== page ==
Kaisha02 Mon 25-Jul-16 12:18:01

Redken- you did have a quick start, wow smile My OH and I have been together 8 years and have been lucky enough to travel a couple times a year to long haul destinations so I do feel like we have had some amazing experiences, I definitely don't feel we would miss out. My parents had kids young and we still travelled in Europe and the USA just not in any luxury. I'd like to do that with my own family. It's knowing when to make that leap.

Kaisha02 Mon 25-Jul-16 12:20:05

Violetbam- my OH is self employed in his family business and is due to take over when his dad retires next year. It's a 30 year old company with 15 employees and a healthy profit so as long as that continues we will be okay financially. I am on a healthy wage (just sub 40k) and get very good maternity pay so we would be okay financially.

Kaisha02 Mon 25-Jul-16 12:21:23

Barefootcontessa84 - thanks for your insight, I feel like we could be similar to your story if we didn't decide to try now. We could have a few more years of savings and holidays etc - I'm just not so sure how important I find that at the moment!

Aprofessional Mon 25-Jul-16 12:31:43

We've been together 12 years, married for 4 and half and our little one is 2. We both have good jobs, we've just bought a house and moved country in the last year. We kinda did everything backwards though. Something just clicked that it was time. People still comment that I got married very young (24) but we'd been together over 7 years at that stage and had travelled the world and worked as well as gone to Uni.

TBH, when it clicked that we wanted to start trying, we didn't think it would work the first time, and lo and behold it did. We'd set aside a timeframe of trying for 1 year. I was 26 when pregnant and gave birth at 27. Now considering whether it is time for bubs number 2 or if we'll wait until after my 30th (for selfish reasons!).

We had felt that it was the next natural step for us. We had done the travelling, the holidays, the boozy weekends and now I couldn't imagine life any differently. Just got to make the decision on number 2 and if we're ready....good luck with your decision! x

Parney Mon 25-Jul-16 12:31:52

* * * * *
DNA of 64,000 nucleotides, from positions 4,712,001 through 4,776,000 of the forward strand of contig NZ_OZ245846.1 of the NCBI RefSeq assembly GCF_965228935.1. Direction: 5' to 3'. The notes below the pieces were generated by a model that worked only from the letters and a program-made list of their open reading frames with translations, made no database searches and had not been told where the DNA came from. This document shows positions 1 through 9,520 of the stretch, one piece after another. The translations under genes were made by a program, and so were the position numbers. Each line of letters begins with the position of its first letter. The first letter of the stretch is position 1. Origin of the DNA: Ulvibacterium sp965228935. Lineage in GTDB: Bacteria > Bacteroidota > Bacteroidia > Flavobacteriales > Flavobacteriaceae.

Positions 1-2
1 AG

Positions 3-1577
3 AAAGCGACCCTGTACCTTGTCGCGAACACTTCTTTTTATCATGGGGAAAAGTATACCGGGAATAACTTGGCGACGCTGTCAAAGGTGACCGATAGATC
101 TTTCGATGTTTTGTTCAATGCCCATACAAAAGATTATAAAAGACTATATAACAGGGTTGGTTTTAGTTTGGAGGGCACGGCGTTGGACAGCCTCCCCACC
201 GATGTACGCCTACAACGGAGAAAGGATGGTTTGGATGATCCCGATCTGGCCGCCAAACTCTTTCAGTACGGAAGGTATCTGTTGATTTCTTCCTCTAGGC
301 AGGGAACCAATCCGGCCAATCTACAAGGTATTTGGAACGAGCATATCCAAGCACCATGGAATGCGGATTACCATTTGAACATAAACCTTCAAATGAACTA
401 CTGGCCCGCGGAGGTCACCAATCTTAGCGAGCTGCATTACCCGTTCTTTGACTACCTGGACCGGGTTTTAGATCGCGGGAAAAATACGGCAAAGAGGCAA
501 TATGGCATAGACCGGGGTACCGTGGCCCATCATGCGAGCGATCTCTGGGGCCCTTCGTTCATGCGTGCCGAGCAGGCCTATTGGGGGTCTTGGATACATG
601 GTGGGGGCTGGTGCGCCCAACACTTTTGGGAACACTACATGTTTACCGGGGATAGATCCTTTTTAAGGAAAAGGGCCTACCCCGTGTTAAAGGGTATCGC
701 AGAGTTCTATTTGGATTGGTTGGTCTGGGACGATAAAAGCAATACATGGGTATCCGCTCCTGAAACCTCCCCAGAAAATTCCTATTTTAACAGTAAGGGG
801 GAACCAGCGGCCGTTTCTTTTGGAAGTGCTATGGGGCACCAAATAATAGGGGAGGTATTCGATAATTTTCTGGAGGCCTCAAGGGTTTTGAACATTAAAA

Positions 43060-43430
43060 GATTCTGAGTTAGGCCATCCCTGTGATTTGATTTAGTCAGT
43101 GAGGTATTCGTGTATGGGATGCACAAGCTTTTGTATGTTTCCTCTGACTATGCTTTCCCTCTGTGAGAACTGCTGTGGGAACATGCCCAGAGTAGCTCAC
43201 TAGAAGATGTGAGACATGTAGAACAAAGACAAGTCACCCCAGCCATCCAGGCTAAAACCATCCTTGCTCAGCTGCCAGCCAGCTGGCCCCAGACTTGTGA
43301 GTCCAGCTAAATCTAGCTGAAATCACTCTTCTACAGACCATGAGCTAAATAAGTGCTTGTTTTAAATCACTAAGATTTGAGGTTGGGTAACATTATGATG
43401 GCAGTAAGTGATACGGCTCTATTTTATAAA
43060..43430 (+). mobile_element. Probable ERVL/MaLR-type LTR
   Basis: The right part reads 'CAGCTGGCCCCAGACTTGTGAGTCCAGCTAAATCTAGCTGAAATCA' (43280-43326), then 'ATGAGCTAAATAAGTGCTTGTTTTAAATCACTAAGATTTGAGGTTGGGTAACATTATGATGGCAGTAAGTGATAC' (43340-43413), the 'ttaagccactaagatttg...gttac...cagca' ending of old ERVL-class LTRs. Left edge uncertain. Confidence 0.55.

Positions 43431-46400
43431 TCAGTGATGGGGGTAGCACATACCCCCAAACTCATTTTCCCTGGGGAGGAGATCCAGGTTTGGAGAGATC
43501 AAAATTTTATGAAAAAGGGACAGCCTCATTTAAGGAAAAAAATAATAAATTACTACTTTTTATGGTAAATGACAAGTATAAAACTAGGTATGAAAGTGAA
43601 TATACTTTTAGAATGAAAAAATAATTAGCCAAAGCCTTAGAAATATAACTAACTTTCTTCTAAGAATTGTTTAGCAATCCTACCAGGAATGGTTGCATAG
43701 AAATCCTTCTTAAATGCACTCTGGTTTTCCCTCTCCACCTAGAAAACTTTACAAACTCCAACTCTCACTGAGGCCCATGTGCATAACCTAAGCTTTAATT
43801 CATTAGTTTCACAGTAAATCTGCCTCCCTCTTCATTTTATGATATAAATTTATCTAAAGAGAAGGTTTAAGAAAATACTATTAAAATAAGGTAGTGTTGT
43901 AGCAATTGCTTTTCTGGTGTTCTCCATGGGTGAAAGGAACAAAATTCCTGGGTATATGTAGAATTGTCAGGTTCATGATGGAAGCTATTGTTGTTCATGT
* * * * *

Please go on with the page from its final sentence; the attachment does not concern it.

Yew we've been together ten years and have experienced all of those things too. We'll be married well over a year when baby arrives, No regrets! Could be a different story when that happens though, I'm joking but not expecting it to be easy. Like you my parents were younger and I enjoyed that about our relationship. I had no side effects after pill, cycle kicked in again straight away so started trying in cycle 2. This is different for everyone though, it may take up to a year for you to become regular or even bleed at all. Maybe trying different contraception in the months leading up to your big holiday is an option? In case it takes you longer, I can imagine how awful it must be ttc without even having your AF back. Have a read of the thread where people have recently come off the pill and are ttc. It will give you a better idea of the possibilities. I'd been on the pill almost 9 years without a gap.

Kaisha02 Mon 25-Jul-16 12:55:54

Thanks so much for your stories - it's really useful to know both sides. I think the fact I'm even asking the question is that I'm almost trying to justify that I don't have to wait until we are older 'just because'. If we are lucky enough to conceive in the next year or so, I could be back to work albeit part time in a couple years so the career argument is somewhat unfounded. My parents are young enough that they are in their late 40s/ early 50s and their youngest kids are just off to uni and they are having the time of their lives with holidays and date nights etc. They're really living their life again like teenagers and I think that's partly because they had kids young, worked hard and are now enjoying the benefits.

Redken24 Mon 25-Jul-16 14:12:27

Good Luck with whatever you decide smile x

Kaisha02 Mon 25-Jul-16 17:22:48

Thank you smile

Barefootcontessa84 Tue 26-Jul-16 13:51:54

OP it is important, especially once you have the benefit of hindsight wink I'm sure you'll make the right choice!